This is in defense of the most important person in the research process. This is in defense of the person who, without his or her participation, there would be no research. This is in defense of the individual who caves to our pleas, posturing, and creative bribes and agrees to be a survey respondent or qualitative participant. We think a lot about this person at the beginning stages of our research, spending considerable thought designing effective invitations and introductions. We struggle with variations in our language and weigh incentive options hoping to maximize interest and involvement –
“There are only 10 questions, and it should take you about 3-5 minutes.”
“So that we can continue to improve the experience, we invite you to take a survey about the event.”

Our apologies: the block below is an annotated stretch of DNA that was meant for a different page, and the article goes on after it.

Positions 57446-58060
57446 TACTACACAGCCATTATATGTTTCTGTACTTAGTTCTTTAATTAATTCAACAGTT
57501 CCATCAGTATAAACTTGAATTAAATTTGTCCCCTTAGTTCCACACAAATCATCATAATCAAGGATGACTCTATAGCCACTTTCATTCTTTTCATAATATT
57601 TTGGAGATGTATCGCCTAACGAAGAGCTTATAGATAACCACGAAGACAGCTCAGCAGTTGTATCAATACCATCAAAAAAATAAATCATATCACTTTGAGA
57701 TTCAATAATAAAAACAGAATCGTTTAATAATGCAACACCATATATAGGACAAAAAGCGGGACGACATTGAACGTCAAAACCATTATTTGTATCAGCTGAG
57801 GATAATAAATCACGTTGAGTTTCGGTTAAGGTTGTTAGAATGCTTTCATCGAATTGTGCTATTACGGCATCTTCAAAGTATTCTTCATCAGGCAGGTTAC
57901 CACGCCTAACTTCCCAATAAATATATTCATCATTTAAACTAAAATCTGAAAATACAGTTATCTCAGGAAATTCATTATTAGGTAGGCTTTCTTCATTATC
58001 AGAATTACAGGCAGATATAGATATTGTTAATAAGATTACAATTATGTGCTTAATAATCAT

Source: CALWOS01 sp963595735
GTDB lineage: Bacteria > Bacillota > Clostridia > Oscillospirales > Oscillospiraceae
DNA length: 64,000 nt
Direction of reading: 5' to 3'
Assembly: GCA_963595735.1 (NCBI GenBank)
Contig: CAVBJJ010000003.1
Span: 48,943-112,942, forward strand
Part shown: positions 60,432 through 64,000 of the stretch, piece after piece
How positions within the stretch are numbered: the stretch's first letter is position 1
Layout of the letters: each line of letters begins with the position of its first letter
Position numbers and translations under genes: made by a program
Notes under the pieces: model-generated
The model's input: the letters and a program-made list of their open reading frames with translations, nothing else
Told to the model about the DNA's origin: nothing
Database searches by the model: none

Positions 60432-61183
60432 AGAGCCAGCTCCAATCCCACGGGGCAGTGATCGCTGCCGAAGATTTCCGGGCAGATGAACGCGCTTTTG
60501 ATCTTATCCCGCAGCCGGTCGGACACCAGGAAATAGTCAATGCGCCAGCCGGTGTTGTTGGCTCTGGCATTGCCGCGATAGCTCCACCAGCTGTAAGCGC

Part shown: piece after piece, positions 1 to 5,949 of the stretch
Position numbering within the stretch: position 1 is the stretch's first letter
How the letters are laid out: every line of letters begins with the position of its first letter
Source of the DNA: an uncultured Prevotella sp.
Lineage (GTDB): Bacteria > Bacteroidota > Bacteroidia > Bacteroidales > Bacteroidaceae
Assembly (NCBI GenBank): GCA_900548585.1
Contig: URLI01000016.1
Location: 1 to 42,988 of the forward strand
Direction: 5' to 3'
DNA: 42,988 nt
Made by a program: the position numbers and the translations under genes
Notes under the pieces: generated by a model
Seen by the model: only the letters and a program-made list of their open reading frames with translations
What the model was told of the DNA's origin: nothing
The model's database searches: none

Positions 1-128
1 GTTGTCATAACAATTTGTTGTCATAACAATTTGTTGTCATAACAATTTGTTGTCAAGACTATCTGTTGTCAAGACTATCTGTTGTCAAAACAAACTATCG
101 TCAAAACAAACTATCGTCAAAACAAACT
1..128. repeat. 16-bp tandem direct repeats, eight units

“In return for your time, we will make a donation to the charity of your choosing.”
Research on research has examined other approaches to invitations and introductions – such as the experiment by Edith de Leeuw and Joop Hox testing the inclusion of “I am not selling anything” in telephone introductions – and, back in the early 1990’s, qualitative researcher Alice Rodgers explored key aspects in the recruiting interview that motivate focus group participation.
But I am concerned that our interest in a particular segment of the population may only go as far as gaining a completed questionnaire or group participation while focused on minimizing nonresponse. I am concerned that we selfishly look upon the respondent/participant as someone who can help us, not in how we can help them. And yet that is the explicit or implicit promise Read Full Text